There’s not a whole lot on TV that we truly enjoy watching together.
He’s sports, I’m sci-fi.
He’s C-SPAN, I’m BBC.
His newest obsession is an Internet reality show about cyclocross racing.
My newest obsession is four-year-old episodes of “Battlestar Galactica.”
He gripes that my viewing history is messing up his Top 10 Suggestions list on Netflix.
He’s right. My son and I have been Netflixing the BBC series “Merlin” together. My daughter and I have been watching old episodes of “Cosmos” with Carl Sagan.
But last month, perhaps as repayment for my watching the BCS title game, my husband started watching the third season of the BBC period drama “Downton Abbey” with me. Every Sunday night, we follow the goings-on at the country estate of the aristocratic Crawley family and their downstairs staff.
I had seen the first two seasons of “Downton,” so I knew who slept with whom, who jilted whom, who was bankrupting whom and who might have murdered whom.
My husband didn’t bother trying to catch up. My 11-year-old son came along for the ride, too, because he’ll watch anything.
We all agree that the sharp-tongued Dowager Countess is the best thing about the show. “Don’t be defeatist, dear. It’s terribly middle class.”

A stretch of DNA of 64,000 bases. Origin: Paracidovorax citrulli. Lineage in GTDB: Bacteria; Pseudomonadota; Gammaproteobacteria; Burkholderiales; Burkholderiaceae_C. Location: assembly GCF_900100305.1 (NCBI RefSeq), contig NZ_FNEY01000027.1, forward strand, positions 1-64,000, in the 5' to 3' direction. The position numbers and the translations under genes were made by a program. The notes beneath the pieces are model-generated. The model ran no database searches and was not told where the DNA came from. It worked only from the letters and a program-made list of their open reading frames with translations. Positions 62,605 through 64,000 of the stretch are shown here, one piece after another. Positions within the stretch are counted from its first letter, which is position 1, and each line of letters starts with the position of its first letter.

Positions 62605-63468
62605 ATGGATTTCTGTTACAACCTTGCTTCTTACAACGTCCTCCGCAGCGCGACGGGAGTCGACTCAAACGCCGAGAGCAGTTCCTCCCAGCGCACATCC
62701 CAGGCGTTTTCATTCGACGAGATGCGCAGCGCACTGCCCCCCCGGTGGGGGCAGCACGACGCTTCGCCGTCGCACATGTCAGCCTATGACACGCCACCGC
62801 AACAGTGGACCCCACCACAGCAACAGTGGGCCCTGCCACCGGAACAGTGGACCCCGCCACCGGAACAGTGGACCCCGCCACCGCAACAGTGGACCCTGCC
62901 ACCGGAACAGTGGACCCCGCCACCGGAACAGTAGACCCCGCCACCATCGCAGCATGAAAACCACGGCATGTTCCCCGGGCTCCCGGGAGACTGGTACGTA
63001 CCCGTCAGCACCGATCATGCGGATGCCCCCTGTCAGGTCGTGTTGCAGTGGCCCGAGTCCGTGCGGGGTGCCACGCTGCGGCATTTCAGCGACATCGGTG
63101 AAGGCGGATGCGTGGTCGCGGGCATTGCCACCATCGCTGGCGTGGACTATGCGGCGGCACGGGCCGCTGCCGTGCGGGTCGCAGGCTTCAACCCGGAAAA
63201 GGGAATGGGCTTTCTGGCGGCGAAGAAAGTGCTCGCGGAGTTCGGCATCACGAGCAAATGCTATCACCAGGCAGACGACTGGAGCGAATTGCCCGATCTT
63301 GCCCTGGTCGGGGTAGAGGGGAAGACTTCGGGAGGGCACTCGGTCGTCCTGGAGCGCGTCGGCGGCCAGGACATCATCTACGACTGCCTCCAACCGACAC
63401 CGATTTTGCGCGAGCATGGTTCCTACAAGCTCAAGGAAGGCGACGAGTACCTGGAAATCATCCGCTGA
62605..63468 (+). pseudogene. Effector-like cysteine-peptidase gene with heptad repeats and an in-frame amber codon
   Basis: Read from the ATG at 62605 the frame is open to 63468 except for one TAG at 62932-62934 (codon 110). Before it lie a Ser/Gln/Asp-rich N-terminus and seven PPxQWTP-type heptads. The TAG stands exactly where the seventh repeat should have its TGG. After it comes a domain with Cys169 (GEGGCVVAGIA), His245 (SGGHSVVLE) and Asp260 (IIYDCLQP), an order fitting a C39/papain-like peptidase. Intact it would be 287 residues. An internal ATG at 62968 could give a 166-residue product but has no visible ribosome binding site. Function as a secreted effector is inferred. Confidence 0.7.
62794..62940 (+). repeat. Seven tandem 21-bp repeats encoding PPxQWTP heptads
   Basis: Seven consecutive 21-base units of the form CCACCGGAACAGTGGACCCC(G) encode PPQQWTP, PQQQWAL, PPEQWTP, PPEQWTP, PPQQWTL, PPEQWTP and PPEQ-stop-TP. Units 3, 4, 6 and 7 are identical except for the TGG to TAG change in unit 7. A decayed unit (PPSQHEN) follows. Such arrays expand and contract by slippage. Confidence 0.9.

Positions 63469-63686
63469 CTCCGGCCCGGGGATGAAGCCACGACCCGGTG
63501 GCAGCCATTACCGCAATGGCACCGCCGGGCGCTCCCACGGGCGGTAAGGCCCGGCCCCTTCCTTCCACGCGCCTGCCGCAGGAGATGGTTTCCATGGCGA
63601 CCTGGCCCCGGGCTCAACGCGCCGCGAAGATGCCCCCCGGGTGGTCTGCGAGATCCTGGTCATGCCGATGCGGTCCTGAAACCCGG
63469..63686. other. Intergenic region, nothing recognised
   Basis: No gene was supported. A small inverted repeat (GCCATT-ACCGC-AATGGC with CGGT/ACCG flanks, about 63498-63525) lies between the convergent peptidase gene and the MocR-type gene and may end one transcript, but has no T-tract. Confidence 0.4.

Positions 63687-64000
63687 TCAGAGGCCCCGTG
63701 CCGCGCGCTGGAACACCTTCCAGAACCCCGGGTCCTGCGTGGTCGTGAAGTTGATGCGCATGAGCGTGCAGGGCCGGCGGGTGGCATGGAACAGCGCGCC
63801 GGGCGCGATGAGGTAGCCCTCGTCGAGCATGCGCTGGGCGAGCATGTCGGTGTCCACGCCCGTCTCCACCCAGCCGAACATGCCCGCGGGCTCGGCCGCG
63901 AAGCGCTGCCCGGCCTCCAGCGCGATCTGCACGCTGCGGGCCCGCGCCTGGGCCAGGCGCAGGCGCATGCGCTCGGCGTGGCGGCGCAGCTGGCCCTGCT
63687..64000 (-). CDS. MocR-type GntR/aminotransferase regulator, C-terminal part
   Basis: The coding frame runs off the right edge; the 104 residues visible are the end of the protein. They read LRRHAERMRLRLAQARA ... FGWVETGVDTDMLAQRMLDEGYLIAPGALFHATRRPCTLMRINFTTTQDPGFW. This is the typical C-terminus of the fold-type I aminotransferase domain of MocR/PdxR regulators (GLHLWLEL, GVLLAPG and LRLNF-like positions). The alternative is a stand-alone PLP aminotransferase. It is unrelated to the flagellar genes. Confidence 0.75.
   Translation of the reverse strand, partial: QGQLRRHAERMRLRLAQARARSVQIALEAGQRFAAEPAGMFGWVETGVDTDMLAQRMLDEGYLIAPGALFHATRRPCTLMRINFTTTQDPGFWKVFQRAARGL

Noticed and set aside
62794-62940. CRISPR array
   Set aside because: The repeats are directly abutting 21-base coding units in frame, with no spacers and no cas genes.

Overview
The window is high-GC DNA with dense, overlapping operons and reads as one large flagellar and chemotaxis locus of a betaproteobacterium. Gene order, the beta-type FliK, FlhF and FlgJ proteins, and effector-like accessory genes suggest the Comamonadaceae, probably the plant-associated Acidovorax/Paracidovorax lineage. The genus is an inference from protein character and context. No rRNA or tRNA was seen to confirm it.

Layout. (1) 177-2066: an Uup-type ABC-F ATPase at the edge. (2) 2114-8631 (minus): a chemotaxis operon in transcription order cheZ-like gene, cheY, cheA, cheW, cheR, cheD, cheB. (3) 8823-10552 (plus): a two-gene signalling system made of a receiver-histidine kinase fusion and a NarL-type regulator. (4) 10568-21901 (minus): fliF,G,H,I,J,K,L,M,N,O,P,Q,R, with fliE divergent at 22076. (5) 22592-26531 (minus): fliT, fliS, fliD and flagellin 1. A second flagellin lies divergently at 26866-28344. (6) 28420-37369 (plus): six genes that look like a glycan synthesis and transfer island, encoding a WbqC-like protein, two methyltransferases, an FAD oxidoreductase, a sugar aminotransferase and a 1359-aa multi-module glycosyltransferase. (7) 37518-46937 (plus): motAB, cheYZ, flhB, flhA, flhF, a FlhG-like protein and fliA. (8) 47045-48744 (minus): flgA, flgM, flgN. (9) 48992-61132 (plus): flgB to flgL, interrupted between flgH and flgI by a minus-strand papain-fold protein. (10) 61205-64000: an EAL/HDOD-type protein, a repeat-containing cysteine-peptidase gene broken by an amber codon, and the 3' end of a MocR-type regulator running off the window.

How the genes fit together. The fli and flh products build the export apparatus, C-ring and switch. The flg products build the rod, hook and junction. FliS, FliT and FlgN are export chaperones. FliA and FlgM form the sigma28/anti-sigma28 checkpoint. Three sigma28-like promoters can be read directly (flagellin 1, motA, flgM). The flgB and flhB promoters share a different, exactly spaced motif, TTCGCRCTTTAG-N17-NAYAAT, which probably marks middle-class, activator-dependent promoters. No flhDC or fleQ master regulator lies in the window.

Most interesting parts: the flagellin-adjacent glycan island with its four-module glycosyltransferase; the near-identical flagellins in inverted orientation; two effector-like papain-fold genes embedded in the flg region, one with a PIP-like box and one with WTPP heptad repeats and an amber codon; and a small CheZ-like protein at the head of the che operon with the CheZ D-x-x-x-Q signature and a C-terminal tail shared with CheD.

But it hasn’t always been easy to be a fan of “Downton Abbey.”
First was figuring out how to pronounce it.
Second, there is the issue of spoilers. The third season of the show has already aired in the UK. The folks across the pond already know the answers to such burning questions as: Just how is O’Brien going to stab Thomas in the back? Why are Lady Mary and Matthew suddenly the most milquetoast couple in all of England? What if Bates really did murder his first wife? When is Lady Ethel going to wise up and run off for adventures in foreign lands?
I’ve been trying to avoid spoilers, but it didn’t work. I know who dies next.
During one episode, a storm knocked out our satellite signal just as Mrs. Hughes was learning whether or not she had cancer.
During last week’s episode, just as the possibly pre-eclamptic Lady Sybil was giving birth, the phone rang. I made my husband answer it.
After he had hung up, he no longer seemed interested in the gentry’s labor pains. I fear the spell had been broken for him. “Downton Abbey” had been revealed for what it is: a sloppily written soap opera in fancy dress. “Dallas” with better hats.
I know this, but I don’t care.
My husband and I had started off the evening watching “Downton Abbey” on the couch with our son sandwiched between us. My son balanced his dinner on his lap: a plateful of Market Pantry popcorn chicken and tater tots. I’d already eaten a bowl of cereal at the kitchen counter.
Two of us were wearing gym shorts. One of us was barefoot. One of us was belching. Loudly.
Ah, but on screen, the first footman was serving dinner to men in white tie and ladies in bedazzling evening dress. More Hollandaise, milady?
Email Lisa Davis at firstname.lastname@example.org.